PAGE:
6.3 Revisions to the Canadian Table of Frequency Allocations

63. In the CTFA, C43, C46A and C48 are the only three Canadian footnotes that limit the use of FSS exclusively to feeder links for other services. In the bands 17.3-17.7 GHz, 19.3-19.7 GHz and 29.1-29.25 GHz, to which these footnotes apply, there are only six licensees, each with a small number of earth stations. Annex D provides the list of licensees.

64. Therefore, ISED proposes to allow use of the 17.3-17.7 GHz band by the FSS (space-to-Earth) and to add the new footnote C43A accordingly. It is noted that any Canadian authorizations for use of this band by the FSS (space-to-Earth) would be considered in derogation of the international table of frequency allocations as there is no such allocation in the ITU’s Radio Regulations. As a result, such use would be subject to RR provision 4.4, i.e. the condition to operate on a no-harmful interference, no-protection basis with respect to any frequency assignments used in accordance with the RR. ISED also proposes to modify footnotes C46A and C48, noting that all other footnotes would continue to apply to limit the use of the bands 19.3-19.7 GHz and 29.1-29.25 GHz by GSO FSS networks for low density deployments of earth stations.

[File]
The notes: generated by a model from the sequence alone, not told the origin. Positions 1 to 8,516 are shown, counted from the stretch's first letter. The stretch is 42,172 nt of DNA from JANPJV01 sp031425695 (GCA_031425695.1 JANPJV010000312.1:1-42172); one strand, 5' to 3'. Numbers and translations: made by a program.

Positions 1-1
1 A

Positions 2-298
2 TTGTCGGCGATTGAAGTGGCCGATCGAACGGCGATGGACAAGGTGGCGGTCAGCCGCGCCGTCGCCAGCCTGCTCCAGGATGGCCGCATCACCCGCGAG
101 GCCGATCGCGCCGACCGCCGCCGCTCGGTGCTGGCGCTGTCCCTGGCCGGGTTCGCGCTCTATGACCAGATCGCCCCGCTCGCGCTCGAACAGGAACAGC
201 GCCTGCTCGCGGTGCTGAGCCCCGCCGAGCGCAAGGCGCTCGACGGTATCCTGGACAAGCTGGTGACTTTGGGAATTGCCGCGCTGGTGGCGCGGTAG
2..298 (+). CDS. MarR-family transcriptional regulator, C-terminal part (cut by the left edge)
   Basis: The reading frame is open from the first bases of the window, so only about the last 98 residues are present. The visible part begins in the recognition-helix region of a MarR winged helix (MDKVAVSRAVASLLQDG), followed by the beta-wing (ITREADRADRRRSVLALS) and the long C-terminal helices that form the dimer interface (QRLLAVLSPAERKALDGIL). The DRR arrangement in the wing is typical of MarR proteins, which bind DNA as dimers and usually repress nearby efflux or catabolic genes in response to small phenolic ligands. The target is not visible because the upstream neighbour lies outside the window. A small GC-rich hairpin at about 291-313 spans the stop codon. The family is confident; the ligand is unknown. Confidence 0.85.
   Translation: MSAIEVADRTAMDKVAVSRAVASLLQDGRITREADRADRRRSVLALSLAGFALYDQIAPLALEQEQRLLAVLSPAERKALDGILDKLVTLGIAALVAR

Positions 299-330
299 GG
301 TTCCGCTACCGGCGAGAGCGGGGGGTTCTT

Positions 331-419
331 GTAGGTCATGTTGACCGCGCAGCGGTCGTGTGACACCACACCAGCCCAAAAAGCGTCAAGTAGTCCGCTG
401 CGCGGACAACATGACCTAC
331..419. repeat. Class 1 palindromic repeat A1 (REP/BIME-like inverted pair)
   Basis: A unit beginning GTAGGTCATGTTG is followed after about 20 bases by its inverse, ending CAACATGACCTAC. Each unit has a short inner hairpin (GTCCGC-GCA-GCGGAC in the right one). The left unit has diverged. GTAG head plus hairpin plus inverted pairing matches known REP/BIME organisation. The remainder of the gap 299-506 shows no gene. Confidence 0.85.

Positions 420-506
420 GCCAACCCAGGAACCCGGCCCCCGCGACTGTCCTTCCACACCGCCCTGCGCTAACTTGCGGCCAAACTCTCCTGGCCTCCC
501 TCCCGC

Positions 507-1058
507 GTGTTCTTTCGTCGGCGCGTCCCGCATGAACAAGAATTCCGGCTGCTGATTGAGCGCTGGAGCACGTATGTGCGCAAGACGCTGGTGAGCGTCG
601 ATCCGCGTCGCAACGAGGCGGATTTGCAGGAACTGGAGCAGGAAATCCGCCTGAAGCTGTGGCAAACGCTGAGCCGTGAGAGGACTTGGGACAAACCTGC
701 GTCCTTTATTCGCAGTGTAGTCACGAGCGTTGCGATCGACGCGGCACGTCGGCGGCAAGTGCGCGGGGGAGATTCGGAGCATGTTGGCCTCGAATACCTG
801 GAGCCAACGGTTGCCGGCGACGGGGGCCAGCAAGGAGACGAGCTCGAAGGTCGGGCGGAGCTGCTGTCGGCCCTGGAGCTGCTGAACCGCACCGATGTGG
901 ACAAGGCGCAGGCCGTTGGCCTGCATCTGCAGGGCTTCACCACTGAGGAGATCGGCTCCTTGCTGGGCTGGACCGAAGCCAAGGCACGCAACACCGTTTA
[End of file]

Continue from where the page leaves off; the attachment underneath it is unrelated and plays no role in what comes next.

65. New FSS systems to be authorized in these three bands would be subject to RP-008, which would be modified to include these bands. As per RP-008, applications would be considered on a first-come, first-served basis and authorizations would be subject to obligations, such as satellite coordination with potentially affected Canadian satellites and terrestrial networks prior to launch.

66. ISED proposes the following changes to the CTFA:

17.3 - 17.7

FIXED SATELLITE (Earth to space) 5.516 C43
BROADCASTING-SATELLITE ADD C43A
Radiolocation

5.515